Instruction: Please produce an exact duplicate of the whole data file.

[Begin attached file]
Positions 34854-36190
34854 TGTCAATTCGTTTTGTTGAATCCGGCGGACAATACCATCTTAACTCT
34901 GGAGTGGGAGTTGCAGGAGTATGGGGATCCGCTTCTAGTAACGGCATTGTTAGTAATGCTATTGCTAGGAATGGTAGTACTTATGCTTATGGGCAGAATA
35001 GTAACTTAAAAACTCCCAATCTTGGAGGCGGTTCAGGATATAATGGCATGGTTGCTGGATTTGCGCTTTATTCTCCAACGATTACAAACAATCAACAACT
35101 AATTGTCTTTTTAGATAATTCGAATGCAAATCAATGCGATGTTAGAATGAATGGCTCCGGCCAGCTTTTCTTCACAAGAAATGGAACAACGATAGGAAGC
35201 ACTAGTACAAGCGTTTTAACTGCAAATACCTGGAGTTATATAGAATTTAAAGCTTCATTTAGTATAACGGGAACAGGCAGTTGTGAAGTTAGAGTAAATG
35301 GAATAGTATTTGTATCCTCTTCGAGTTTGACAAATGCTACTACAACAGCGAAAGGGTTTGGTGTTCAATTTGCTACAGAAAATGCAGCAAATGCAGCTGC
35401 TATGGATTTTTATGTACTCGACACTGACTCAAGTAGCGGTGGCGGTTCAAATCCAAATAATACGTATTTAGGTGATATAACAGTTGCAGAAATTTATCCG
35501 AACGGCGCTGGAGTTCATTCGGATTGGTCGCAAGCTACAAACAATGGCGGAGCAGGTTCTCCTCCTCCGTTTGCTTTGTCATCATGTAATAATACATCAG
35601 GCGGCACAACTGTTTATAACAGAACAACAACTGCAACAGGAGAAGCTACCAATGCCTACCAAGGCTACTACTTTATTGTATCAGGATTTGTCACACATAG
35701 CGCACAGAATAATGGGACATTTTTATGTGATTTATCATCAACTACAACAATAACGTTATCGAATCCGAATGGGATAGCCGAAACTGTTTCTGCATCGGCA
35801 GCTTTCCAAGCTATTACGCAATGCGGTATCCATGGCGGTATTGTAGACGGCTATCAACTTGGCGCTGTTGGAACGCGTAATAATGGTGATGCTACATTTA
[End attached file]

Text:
Positions 34854-36190
34854 TGTCAATTCGTTTTGTTGAATCCGGCGGACAATACCATCTTAACTCT
34901 GGAGTGGGAGTTGCAGGAGTATGGGGATCCGCTTCTAGTAACGGCATTGTTAGTAATGCTATTGCTAGGAATGGTAGTACTTATGCTTATGGGCAGAATA
35001 GTAACTTAAAAACTCCCAATCTTGGAGGCGGTTCAGGATATAATGGCATGGTTGCTGGATTTGCGCTTTATTCTCCAACGATTACAAACAATCAACAACT
35101 AATTGTCTTTTTAGATAATTCGAATGCAAATCAATGCGATGTTAGAATGAATGGCTCCGGCCAGCTTTTCTTCACAAGAAATGGAACAACGATAGGAAGC
35201 ACTAGTACAAGCGTTTTAACTGCAAATACCTGGAGTTATATAGAATTTAAAGCTTCATTTAGTATAACGGGAACAGGCAGTTGTGAAGTTAGAGTAAATG
35301 GAATAGTATTTGTATCCTCTTCGAGTTTGACAAATGCTACTACAACAGCGAAAGGGTTTGGTGTTCAATTTGCTACAGAAAATGCAGCAAATGCAGCTGC
35401 TATGGATTTTTATGTACTCGACACTGACTCAAGTAGCGGTGGCGGTTCAAATCCAAATAATACGTATTTAGGTGATATAACAGTTGCAGAAATTTATCCG
35501 AACGGCGCTGGAGTTCATTCGGATTGGTCGCAAGCTACAAACAATGGCGGAGCAGGTTCTCCTCCTCCGTTTGCTTTGTCATCATGTAATAATACATCAG
35601 GCGGCACAACTGTTTATAACAGAACAACAACTGCAACAGGAGAAGCTACCAATGCCTACCAAGGCTACTACTTTATTGTATCAGGATTTGTCACACATAG
35701 CGCACAGAATAATGGGACATTTTTATGTGATTTATCATCAACTACAACAATAACGTTATCGAATCCGAATGGGATAGCCGAAACTGTTTCTGCATCGGCA
35801 GCTTTCCAAGCTATTACGCAATGCGGTATCCATGGCGGTATTGTAGACGGCTATCAACTTGGCGCTGTTGGAACGCGTAATAATGGTGATGCTACATTTA